Module text

The predicates code_class/2 and char_class/2 can be used to classify a character. The char-acter classifier is configurable and plug-able. To use a custom character classifier the predi-cates code_class/3 and char_class/3 can be used. The predicates code_digit/3 and char_digit/3 can be used to classify and decode digits in a given base.

Examples:
?- char_class(a, X).
X = lower
?- char_class('A', X).
X = upper

The default character classifier uses the Prolog ISO core standard classification for the ASCII range plus the Jekejeke Prolog specific extension for Unicode. The predicates code_lower/2 and code_upper/2 can be used for case conversion of code points. The predicates downcase_atom/2 and upcase_atom/2 can be used for case conversion of atoms.

Examples:
?- pattern_match('foobarfoo','bar').
No
?- pattern_match('foobarfoo','*bar*').
Yes

We also provide predicates for pattern matching. The predicate pattern_match/2 takes an atom and matches it against a pattern. The predicate pattern_replace/4 takes a further pattern and produces a new atom. The pattern language provided by us is inspired by the former NEBIS library system.

The following text predicates are provided:

char_class(C, N):
char_class(H, C, N):
The predicate succeeds for the name N of the Prolog classification of the character C. The ternary predicate allows specifying a custom classifier H. The following classification names are currently supported:

blank: The character is a blank space.
cntrl: The character is a control character.
inval: The character is invalid.
solo: The character is a solo character.
score: The character is an underscore.
upper: The character is an upper case letter.
lower: The character is a lower case letter.
other: The character is some other alpha numerical character.
digit: The character is a decimal digit.
symbol: The character is a symbol character.

code_class(C, N):
code_class(H, C, N):
The predicate succeeds for the name N of the Prolog classification of the code point C. The ternary predicate allows specifying a custom classifier H.
char_digit(C, R, V):
The predicate succeeds in V with the numerical value of the digit C in the radix R.
code_digit(C, R, V):
The predicate succeeds in V with the numerical value of the digit C in the radix R.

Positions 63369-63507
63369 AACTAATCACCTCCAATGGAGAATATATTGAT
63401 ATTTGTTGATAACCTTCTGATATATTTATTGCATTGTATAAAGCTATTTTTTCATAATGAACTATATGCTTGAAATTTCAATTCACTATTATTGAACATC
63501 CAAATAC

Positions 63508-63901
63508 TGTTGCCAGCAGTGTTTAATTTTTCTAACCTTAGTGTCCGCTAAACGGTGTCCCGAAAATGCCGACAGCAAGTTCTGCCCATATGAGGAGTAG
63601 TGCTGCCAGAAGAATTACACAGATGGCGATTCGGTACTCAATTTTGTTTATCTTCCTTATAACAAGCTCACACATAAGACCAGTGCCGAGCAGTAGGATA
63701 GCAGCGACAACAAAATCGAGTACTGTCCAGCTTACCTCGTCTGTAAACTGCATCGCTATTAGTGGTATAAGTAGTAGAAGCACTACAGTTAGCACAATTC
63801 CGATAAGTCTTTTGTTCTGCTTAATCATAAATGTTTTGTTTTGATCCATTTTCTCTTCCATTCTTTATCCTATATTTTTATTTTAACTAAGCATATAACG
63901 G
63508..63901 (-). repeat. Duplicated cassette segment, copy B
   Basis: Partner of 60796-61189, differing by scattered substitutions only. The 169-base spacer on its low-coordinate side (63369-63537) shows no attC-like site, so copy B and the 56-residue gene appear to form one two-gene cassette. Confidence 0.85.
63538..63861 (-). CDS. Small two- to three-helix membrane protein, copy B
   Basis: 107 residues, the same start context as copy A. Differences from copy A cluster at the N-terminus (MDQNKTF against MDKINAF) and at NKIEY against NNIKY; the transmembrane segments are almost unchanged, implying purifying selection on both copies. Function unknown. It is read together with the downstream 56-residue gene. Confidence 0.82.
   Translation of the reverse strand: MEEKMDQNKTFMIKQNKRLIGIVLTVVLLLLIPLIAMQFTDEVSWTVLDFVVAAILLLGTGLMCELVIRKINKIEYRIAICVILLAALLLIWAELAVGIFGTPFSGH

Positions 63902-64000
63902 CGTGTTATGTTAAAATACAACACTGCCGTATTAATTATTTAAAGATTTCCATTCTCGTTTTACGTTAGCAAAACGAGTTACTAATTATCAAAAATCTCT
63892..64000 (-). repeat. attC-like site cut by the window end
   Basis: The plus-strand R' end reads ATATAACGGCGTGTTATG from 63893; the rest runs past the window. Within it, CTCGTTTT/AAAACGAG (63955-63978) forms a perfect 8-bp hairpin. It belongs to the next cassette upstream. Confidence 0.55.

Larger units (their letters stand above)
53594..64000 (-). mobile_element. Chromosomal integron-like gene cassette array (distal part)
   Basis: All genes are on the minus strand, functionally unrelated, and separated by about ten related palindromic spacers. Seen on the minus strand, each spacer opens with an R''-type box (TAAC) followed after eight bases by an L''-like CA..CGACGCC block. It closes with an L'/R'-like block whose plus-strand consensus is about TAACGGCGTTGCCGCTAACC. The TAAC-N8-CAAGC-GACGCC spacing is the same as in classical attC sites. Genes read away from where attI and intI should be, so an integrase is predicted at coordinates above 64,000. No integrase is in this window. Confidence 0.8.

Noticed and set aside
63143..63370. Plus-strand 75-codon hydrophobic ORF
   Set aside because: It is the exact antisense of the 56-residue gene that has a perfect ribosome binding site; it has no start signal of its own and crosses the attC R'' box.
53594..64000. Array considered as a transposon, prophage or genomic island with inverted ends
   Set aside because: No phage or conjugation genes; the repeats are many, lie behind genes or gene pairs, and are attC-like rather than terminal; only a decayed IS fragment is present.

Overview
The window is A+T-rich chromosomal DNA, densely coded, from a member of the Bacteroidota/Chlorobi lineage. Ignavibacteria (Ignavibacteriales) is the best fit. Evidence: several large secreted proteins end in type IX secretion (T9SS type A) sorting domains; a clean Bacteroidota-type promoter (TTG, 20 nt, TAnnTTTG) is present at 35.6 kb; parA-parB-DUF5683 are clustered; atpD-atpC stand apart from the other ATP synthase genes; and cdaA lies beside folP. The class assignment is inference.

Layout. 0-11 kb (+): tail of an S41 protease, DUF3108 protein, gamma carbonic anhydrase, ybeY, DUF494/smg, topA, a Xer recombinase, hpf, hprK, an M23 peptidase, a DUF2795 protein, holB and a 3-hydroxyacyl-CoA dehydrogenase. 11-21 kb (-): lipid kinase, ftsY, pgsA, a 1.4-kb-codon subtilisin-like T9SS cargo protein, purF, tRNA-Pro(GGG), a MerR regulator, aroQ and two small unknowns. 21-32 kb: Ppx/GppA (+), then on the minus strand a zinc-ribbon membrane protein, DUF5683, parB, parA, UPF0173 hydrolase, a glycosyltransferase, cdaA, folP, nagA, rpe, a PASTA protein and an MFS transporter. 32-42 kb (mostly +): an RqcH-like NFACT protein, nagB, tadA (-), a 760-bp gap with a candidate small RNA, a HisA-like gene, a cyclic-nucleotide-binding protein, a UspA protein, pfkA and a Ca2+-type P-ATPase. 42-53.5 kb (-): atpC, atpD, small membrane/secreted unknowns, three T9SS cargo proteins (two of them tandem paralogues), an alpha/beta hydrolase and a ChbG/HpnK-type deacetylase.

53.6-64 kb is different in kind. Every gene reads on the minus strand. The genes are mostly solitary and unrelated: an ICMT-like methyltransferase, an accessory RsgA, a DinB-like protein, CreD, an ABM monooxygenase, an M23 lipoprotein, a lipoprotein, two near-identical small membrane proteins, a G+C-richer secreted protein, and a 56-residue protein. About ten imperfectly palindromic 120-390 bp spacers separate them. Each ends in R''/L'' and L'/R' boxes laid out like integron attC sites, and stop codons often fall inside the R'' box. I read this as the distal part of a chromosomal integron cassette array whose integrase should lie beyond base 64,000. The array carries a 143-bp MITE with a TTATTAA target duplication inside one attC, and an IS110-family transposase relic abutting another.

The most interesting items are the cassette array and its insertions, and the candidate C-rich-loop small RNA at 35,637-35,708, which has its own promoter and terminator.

code_lower(C, D):
The predicate succeeds in D for the lower case of C.
code_upper(C, D):
The predicate succeeds in D for the upper case of C.
downcase_atom(A, B): [Prolog Commons Atom Utilities]
The predicate succeeds in B for the lower case of A.
upcase_atom(A, B): [Prolog Commons Atom Utilities]
The predicate succeeds in B for the upper case of AB.
pattern_match(S, P):
pattern_match(S, P, O):
The predicate succeeds when the atom S matches the shell pattern P. The ternary predicate allows specifying match options O. The following match options are currently supported:

boundary(B):  B is the pattern boundary condition.
ignore_case(I): I is the ignore case flag.
style(S):  S is the style.

The legal values for the pattern boundary condition are whole, part and word. The default value is whole. The legal values for the ignore case flag are true and false. The default value is false. The legal values for the style are create and parse. The default value is create.

pattern_replace(S, P, R, T):
pattern_replace(S, P, R, T, O):
The predicate succeeds when the atom S matches the shell pattern P, and when re-placing the matched pattern by R yields the atom T. The quinary predicate allows specifying match and replaces options O.
last_pattern_replace(S, P, R, T):
last_pattern_replace(S, P, R, T, O):
These predicates work similar to the predicates replace/4 and replace/5 except that they search backwards.

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